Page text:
byAnthony Robbins05-13-201508:18 AM - edited 05-13-201511:18 AM
As federal agencies rapidly transition into a new age of cloud, security, mobile, social and big data-driven information technology solutions, agency CIOs are finding that their roles are changing as well. The recently passed Federal IT Acquisition Reform Act (FITARA) has the ability to inspire a profound change as it impacts the role of the CIO. The CIO of the Future is no longer simply an IT manager or a political role with little designated authority, but a strategic advisor with a role more similar to that of an enterprise CIO. As IT becomes the centerpiece of agency missions and activities, the CIO is becoming an essential part of agency leadership.
bywalkerj04-27-201508:37 AM - edited 04-27-201510:24 AM
With breaches affecting government entities from the White House to the Department of State, high profile security incidents have dominated headlines over the past year. According to a Government Accountability Office (GAO) report, the U.S. Computer Emergency Readiness Team (CERT) recognized more than 46,000 security incidents in 2013. With these issues in mind, it comes as no surprise that a recent Market Connections survey of federal IT decision makers and influencers found that only 26 percent of agencies feel their network data is fully protected.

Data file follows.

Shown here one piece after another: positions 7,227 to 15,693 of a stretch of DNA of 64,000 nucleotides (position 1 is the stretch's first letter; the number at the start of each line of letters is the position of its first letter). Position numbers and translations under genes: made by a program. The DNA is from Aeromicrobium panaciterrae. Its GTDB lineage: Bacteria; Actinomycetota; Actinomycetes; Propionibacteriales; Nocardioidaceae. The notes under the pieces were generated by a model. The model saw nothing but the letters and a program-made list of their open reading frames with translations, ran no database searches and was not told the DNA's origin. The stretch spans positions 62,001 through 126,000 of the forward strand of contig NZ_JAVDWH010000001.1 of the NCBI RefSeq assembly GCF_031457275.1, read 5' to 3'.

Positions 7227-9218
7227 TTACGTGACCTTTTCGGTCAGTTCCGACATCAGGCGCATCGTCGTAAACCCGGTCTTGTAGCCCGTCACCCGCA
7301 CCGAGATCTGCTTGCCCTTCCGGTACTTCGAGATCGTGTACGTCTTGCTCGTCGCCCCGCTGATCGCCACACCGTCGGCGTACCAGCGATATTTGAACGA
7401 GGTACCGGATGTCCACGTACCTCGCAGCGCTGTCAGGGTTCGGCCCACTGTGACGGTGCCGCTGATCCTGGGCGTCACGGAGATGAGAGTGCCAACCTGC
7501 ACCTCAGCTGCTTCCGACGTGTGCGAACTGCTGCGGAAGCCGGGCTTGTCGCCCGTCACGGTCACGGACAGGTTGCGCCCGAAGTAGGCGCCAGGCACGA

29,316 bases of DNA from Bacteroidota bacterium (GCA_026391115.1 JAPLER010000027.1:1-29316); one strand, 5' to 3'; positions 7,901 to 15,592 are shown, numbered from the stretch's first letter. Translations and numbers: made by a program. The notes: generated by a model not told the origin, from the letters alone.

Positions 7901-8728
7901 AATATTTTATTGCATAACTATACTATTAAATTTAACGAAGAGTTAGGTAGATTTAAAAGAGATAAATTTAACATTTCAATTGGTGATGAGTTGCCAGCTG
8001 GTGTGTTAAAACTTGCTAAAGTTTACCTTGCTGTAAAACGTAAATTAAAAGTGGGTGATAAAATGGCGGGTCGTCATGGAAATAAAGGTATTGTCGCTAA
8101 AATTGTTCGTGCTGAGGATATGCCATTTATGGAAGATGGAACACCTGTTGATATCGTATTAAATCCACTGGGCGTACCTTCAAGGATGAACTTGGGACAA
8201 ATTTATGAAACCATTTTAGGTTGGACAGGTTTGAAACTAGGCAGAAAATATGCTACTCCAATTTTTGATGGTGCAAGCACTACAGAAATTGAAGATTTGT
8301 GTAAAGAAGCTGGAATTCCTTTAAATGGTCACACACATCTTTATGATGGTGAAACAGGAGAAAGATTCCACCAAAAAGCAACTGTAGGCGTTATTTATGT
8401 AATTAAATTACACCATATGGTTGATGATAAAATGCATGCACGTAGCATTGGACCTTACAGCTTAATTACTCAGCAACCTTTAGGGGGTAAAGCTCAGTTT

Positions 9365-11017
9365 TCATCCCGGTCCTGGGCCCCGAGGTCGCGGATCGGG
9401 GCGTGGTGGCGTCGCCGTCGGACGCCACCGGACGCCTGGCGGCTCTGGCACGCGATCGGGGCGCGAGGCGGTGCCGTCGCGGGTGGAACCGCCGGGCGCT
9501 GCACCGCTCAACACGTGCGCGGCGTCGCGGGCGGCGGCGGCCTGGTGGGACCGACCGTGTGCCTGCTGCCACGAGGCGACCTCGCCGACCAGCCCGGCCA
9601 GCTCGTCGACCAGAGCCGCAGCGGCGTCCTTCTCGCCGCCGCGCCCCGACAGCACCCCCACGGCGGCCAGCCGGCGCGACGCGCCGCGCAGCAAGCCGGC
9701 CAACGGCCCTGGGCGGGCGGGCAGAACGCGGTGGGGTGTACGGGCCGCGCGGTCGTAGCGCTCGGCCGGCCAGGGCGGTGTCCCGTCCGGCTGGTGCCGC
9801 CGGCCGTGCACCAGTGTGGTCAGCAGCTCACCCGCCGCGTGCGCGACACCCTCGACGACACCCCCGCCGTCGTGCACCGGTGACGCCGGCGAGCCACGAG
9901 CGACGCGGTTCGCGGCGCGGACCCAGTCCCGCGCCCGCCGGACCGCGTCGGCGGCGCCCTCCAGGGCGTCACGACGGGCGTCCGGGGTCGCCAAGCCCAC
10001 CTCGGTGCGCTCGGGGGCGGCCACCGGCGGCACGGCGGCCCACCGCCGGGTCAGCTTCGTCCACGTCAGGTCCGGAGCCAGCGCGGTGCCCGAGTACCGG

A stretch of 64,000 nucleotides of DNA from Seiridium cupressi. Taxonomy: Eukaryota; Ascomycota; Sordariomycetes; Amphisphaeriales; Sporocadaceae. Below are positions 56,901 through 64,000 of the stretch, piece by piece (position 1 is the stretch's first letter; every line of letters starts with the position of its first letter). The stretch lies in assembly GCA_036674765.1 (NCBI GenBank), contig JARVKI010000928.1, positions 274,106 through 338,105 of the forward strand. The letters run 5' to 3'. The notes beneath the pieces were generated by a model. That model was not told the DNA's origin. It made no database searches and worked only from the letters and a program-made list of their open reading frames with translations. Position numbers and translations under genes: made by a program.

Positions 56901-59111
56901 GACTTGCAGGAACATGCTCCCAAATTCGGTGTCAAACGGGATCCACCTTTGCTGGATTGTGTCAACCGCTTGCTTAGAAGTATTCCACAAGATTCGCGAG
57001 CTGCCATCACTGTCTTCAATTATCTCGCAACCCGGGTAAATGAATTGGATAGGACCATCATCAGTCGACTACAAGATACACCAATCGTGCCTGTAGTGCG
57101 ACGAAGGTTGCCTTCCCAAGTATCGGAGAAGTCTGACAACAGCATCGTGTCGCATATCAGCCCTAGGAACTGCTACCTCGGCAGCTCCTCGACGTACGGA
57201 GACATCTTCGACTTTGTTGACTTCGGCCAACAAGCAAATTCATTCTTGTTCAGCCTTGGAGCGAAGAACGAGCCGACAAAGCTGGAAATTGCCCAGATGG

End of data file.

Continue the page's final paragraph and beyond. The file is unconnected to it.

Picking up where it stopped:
The Internet of Things is making a huge impact on the public sector and changing the role of everyday devices, from watches to thermometers. As government’s understanding of the IoT expands, agencies are now thinking in terms of what they can do as a result of these connected devices. This is what we define as the “Internet of Things You Can Do.”
byAnthony Robbins02-23-201510:06 AM - edited 02-24-201504:58 AM
There is no question that security is becoming one of government’s top IT concerns. Breaches have become so frequent that it is no longer a question of if they will occur, but when.
According to a GAO report, the number of security incidents at federal agencies that have involved the potential exposure of citizens’ personal information has increased from 10,400 in 2009 to more than 25,500 in 2013. As network security remains the most critical area of vulnerability prevention, government agencies are in need of next-gen solutions that don’t stifle innovation.
Every year, the Consumer Electronics Show (CES) reveals the latest cutting-edge devices and gadgets poised to disrupt the consumer tech space. In 2015, it was evident that this would be the year of Bluetooth-enabled everything -- wearables, smart watches, necklaces and toothbrushes – all becoming network endpoints, gathering and transmitting large volumes of data.